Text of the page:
Is chitosan biodegradable?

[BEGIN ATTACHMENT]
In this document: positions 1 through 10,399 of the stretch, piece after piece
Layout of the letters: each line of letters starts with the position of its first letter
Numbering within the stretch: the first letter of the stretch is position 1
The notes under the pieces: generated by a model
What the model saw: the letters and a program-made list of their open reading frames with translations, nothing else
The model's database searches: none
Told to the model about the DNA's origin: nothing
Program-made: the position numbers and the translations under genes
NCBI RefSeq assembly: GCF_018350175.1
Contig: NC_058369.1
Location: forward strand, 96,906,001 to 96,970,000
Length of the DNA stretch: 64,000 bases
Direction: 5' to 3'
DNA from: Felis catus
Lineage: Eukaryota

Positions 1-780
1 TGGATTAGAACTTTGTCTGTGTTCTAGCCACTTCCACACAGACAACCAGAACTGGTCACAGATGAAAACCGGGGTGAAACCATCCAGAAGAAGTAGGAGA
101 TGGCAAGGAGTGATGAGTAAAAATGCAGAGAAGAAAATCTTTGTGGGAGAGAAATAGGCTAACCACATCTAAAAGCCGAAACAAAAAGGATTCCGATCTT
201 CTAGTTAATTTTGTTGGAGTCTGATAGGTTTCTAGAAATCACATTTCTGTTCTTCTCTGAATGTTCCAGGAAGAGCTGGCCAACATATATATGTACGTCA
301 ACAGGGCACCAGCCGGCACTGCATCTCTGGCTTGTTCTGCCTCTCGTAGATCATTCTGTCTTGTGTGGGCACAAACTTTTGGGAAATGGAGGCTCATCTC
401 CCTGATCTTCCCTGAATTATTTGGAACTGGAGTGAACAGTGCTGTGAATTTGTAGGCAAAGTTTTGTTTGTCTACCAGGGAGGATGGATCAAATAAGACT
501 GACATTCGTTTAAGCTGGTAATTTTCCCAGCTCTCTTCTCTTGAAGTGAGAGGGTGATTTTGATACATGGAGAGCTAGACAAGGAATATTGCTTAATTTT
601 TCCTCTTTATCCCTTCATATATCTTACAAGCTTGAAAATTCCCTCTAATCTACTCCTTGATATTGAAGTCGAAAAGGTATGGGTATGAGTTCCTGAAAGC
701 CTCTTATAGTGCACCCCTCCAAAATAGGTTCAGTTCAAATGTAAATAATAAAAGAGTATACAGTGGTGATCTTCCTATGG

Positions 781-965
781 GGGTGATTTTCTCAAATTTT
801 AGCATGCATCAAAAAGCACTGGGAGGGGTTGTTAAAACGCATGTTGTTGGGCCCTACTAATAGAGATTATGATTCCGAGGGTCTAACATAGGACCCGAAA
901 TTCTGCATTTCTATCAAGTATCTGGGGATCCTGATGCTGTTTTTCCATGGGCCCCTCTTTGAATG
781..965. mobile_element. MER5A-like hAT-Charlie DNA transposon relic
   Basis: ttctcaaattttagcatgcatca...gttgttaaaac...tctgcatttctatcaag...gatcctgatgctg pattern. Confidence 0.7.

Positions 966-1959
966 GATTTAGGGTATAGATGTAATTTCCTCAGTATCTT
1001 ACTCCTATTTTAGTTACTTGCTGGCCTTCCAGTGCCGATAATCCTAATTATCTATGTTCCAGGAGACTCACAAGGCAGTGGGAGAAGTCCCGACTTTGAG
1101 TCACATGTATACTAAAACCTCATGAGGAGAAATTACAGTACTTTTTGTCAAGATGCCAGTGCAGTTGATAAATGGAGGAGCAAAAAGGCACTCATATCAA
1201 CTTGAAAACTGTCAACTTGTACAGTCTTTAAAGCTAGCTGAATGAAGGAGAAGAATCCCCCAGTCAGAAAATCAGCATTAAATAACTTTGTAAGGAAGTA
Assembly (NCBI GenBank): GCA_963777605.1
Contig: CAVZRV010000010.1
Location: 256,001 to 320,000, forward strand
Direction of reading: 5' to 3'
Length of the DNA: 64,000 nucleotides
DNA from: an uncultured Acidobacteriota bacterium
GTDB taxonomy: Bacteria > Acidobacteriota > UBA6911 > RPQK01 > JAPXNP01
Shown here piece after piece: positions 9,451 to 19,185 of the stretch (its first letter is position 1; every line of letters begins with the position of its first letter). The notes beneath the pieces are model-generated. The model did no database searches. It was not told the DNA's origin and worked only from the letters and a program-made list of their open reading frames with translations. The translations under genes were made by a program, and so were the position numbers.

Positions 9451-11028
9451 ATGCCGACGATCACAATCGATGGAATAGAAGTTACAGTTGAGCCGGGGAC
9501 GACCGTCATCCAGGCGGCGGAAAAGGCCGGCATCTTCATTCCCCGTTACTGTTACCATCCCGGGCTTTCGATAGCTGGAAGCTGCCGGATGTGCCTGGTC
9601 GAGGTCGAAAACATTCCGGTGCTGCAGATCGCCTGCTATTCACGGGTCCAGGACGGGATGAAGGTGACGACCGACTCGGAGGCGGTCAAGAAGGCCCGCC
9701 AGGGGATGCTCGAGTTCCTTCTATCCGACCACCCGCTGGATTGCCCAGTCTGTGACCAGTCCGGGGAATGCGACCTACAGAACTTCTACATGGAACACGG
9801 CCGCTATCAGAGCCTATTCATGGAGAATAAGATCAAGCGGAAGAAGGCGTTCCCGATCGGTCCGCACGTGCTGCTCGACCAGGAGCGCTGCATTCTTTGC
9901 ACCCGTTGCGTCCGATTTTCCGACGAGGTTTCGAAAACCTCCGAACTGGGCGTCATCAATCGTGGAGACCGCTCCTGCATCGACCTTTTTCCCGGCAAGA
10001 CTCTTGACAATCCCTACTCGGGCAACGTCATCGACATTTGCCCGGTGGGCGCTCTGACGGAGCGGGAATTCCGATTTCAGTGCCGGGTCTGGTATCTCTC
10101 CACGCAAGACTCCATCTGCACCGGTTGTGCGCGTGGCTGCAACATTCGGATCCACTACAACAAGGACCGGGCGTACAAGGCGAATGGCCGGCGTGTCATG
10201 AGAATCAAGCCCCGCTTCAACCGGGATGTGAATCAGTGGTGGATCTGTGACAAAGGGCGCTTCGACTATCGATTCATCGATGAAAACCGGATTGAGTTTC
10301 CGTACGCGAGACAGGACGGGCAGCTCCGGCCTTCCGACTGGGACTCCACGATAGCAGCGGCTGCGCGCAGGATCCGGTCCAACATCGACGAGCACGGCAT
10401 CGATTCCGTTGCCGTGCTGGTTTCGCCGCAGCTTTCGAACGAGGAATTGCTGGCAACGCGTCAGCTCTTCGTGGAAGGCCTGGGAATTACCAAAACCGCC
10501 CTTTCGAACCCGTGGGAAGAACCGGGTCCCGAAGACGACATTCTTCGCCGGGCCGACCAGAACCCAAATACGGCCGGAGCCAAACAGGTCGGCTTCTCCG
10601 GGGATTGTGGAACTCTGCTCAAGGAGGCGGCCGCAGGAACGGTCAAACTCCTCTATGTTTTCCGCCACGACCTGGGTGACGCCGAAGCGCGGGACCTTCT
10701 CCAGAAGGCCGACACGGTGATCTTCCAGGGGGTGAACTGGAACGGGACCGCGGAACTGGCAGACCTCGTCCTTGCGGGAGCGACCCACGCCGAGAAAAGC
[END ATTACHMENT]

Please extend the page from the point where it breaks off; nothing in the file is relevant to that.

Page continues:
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Even though chitosan is much less abundant in nature than chitin, its natural occurrence suggests that there must be chitosan degraders also. In fact, chitosan degrading enzymes are surprisingly widespread among micro-organisms, possibly because chitosan, just like chitin, is a good source for both carbon and nitrogen. Partially acetylated chitosans can be depolymerized to yield chitosan oligomers by both chitinases and chitosanases, the further degradation to the monomers N-acetylglucosamine and glucosamine then requires the combined action of N-acetylglucosaminidases and glucosaminidases. Alternatively, partially acetylated chitosan polymers or oligomers can also be further de-N-acetylated by the use of chitin de-N-acetylases, potentially yielding fully deacetylated chitosans which are then further degraded to the monomer glucosamine by glucosaminidases. In the human body, only chitosans with rather high degree of acetylation can be degraded slowly by the enzyme chitotriosidase (one of the human chitinases) e.g. present in blood. The chitosan oligosaccharides thus produced may be simulating human growth factors, thus supporting scar-free wound healing.